Monika Kuzminskaitė on PsychologyHealth psychologist, with special love for food and eating mattersSome time ago
A piece of research for the joy of all fans of handwriting :) - people take notes faster and of a better quality when taking notes by hand on paper - compared to taking notes on tablet or mobile phone. Brain scan registers more intense and more focused brain activity - when remembering the notes, brain was again more active in the group of people who took notes on paper. So, write down what is important on paper to improve timing and quality of content and reproduction. I highly recommend starting a diary with your dreams, plans, reflections. Start today :) My name is Monika, I am psychologist. I help to deal with daily and difficult questions about behavior, thinking, emotions. I write, counsel and teach. Research: https://pubmed.ncbi.nlm.nih.gov/33815075/ Photo: Free-Photos from Pixabay #spoonfulofreason #psychology #memory #handwriting
3

Appreciate
Comment
Book

Be the first to comment
MORE INSIGHTS YOU MIGHT LIKE
Learn more by discovering other insights
Monika Kuzminskaitė on PsychologyHealth psychologist, with special love for food and eating mattersSome time ago
Podcast I would like to recommend - "Infinite Monkey Cage". While it covers a very wide range of topics, today I enjoyed "Science of Dreaming", and there is more on human mind and psychology related subjects. It is difficult to discuss such a subjective field with so much reliance on memory and personal interpretation, but these guys do it brilliantly. Podcast hosts - Brian Cox and Robin Ince with a panel of cool guests for each episode. Episode on dreaming: https://www.bbc.co.uk/sounds/play/m0008wtj My name is Monika, I am psychologist. I help to deal with daily and difficult questions about behavior, thinking, emotions. I write, counsel and teach.proto #spoonfulofreason #psychology #recommendations #podcast #infinitemonkeycage
The Infinite Monkey Cage - Series 20 - Science of Dreaming - BBC Sounds
www.bbc.co.uk
1

Appreciate
Comment
Book
Monika Kuzminskaitė on PsychologyHealth psychologist, with special love for food and eating mattersSome time ago
Book that I would like to recommend this week is in Lithuanian, Danutė Gailienė "Ką jie mums padarė". I am not sure if an English version exists, but it definitely should. It is not only about the psychology of the personal trauma, but also about what happens to the whole nation during wars, repressions and exile. Not only what happens in general, but also what did happen to our parents and grandparents and what does it mean to us and our children. A difficult read, excellent writing style and an important piece of knowledge. My name is Monika, I am psychologist. I help to deal with daily and difficult questions about behavior, thinking, emotions. I write, counsel and teach. Book my talk to know more. #spoonfulofreason #psychology #recommendation #book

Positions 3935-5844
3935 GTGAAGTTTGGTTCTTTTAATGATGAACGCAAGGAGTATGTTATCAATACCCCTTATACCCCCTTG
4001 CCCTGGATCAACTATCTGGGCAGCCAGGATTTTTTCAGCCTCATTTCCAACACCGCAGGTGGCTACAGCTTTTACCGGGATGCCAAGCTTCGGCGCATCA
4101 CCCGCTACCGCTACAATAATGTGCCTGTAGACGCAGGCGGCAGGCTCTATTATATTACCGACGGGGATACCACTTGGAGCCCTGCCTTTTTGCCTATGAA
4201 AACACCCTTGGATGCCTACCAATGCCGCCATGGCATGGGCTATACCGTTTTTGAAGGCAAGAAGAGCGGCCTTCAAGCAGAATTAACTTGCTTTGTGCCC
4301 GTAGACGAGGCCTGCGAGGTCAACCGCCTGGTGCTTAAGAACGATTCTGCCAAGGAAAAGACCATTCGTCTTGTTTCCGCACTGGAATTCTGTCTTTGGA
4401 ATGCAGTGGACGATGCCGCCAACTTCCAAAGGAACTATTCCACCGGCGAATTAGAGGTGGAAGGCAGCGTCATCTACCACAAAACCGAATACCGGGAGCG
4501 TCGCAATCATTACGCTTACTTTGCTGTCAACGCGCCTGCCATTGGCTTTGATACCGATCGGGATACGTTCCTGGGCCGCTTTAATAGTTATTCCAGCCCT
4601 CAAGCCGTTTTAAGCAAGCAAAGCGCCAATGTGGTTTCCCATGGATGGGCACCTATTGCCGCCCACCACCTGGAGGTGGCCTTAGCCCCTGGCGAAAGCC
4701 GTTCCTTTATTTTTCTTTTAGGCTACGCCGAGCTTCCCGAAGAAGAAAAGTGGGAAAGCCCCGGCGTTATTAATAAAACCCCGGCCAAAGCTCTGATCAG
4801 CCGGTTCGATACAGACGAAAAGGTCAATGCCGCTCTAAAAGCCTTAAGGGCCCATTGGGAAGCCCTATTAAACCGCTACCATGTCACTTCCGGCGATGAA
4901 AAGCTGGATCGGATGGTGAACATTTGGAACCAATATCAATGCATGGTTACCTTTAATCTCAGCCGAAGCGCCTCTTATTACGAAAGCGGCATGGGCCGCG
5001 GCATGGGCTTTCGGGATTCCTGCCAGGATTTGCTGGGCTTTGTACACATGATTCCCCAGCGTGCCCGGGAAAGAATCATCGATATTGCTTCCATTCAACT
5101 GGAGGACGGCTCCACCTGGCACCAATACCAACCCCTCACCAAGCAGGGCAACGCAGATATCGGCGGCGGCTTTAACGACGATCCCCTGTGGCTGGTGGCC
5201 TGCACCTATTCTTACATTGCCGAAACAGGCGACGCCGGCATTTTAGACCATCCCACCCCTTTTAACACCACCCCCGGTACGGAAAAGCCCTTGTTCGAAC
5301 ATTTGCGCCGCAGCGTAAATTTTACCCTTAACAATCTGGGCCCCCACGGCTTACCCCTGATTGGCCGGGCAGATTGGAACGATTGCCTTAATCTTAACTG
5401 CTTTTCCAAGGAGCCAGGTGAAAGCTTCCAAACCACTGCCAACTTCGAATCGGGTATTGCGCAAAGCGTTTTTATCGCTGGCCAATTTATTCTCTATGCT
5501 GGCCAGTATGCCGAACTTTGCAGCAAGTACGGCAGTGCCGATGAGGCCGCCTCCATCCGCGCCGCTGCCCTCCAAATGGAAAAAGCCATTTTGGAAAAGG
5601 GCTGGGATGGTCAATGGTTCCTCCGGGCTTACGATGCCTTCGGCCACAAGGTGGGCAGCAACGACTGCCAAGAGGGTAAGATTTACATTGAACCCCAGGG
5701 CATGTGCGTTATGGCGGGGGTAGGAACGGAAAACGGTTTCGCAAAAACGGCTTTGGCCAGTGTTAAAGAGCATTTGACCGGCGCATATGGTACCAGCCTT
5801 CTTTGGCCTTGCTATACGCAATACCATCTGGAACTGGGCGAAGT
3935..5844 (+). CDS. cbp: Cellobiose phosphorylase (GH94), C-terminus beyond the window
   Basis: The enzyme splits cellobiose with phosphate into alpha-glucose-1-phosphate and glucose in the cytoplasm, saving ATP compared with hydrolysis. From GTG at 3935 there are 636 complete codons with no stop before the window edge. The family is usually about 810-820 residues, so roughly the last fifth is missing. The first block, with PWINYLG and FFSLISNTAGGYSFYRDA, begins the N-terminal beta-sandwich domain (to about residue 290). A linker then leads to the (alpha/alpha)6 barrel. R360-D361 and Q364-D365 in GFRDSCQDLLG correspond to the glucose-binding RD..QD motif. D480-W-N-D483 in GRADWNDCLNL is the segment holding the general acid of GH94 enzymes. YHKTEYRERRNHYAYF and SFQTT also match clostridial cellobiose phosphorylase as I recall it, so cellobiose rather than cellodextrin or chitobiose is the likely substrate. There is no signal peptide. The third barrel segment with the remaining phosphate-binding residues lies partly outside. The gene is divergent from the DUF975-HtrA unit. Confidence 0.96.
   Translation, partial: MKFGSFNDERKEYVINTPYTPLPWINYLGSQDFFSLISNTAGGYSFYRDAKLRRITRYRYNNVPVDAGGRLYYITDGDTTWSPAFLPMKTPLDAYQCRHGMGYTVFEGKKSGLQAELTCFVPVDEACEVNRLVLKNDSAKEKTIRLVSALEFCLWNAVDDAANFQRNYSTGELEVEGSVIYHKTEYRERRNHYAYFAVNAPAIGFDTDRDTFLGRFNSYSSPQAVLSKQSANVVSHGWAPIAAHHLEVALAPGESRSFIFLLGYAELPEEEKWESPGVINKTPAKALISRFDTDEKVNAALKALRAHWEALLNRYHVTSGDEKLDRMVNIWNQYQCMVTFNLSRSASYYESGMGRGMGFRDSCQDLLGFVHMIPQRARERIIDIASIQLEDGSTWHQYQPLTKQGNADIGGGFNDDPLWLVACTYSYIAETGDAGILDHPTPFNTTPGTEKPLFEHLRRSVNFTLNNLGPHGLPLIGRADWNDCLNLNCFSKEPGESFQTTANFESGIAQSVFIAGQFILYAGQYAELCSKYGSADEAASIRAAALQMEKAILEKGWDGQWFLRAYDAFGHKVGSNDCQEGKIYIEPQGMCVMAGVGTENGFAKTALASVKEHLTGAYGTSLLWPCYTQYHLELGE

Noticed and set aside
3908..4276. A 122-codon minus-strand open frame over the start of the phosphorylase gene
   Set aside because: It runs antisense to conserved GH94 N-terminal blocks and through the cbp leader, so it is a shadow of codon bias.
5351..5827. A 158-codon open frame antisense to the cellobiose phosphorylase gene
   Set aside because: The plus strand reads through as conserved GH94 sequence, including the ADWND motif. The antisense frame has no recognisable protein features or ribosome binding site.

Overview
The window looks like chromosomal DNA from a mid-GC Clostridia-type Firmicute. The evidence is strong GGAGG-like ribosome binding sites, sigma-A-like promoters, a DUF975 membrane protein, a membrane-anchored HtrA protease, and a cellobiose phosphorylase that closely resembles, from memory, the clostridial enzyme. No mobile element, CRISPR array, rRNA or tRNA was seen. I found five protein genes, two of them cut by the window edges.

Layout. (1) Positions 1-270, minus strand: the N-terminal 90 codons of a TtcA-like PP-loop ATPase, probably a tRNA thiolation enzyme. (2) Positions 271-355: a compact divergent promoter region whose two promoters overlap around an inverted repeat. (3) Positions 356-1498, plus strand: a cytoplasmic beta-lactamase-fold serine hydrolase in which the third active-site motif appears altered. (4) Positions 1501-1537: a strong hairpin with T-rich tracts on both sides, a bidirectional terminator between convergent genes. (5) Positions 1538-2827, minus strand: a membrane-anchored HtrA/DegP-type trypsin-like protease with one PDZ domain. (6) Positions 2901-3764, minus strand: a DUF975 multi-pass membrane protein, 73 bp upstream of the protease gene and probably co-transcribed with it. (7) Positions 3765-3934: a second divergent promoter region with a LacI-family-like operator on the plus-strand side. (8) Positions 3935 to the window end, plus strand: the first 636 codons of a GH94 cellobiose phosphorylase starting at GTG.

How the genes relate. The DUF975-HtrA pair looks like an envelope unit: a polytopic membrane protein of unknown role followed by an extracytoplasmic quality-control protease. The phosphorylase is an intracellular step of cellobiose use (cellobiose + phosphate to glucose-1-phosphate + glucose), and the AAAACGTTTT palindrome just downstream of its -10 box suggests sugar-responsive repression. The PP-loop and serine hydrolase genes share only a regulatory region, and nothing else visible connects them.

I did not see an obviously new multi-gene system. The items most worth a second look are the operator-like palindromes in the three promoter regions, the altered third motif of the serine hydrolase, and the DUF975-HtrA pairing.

1

Appreciate
Comment
Book
Monika Kuzminskaitė on PsychologyHealth psychologist, with special love for food and eating mattersSome time ago
Do you like our own pictures? No?... This is why. And how to change it. People often dislike their own photo, because they believe they look better (this is called "self-enhancement bias"). Even those who claim that they do not like their own look, have an internal "pretty me" which is "in reality" or which "should be" - and get disappointed when it magically does not materialize. Another reason - we usually like what we see often (this is called "mere exposure effect"). Even though we see ourselves quite often, it also often happens _in the mirror_, and the subtle difference of reverse picture is sufficient to not identify it with yourself as you see in the picture. What to do: 🧠 use exposure effect for your benefit - makes selfies often and look at them (no need to publish :); shot glance will be more productive to generate the effect than long staring. Keep in mind that selfies will increase sense that you are attractive to yourself, and not to others. 🧠 smile. During smiling perception of attractiveness also increases, even if the face has objectively unattractive features. 🧠 perceived attractiveness is related to perceived happiness - which makes it worthwhile cultivating you own small happy moments (and taking pictures of them... :) 🧠 look at the old pictures - this advice is not scientific, but comes from author's own experience. But I see the logic here, as man of us tend to romanticise the past My name is Monika, I am psychologist. I help to deal with daily and difficult questions about behavior, thinking, emotions. I write, counsel and teach. Article: https://www.psychologytoday.com/us/blog/dating-and-mating/201710/2-key-reasons-we-may-dislike-photos-ourselves Sources: Bornstein, R. (1989). Exposure and affect: Overview and meta-analysis of research, 1968–1987. Psychological Bulletin, 106(2), 265–289. doi:10.1037/0033-2909.106.2.265 Diener, E., Wolsic, B., & Fujita, F. (1995). Physical attractiveness and subjective well-being. Journal of Personality and Social Psychology, 69(1), 120. Epley, N., & Whitchurch, E. (2008). Mirror, mirror on the wall: Enhancement in self-recognition. Personality and Social Psychology Bulletin, 34(9), 1159-1170. #spoonfulofreason #psychology #photographs #attractiveness Photo: Milada Vigerova from Pixabay
1

Appreciate
Comment
Book
Download Qoorio to talk & learn from other Humans
Sign inJoin Qoorio
We use cookies to personalise content, provide social media features, and analyse our traffic. We value your privacy and only use the most necessary and analytical cookies. You can opt out at any time.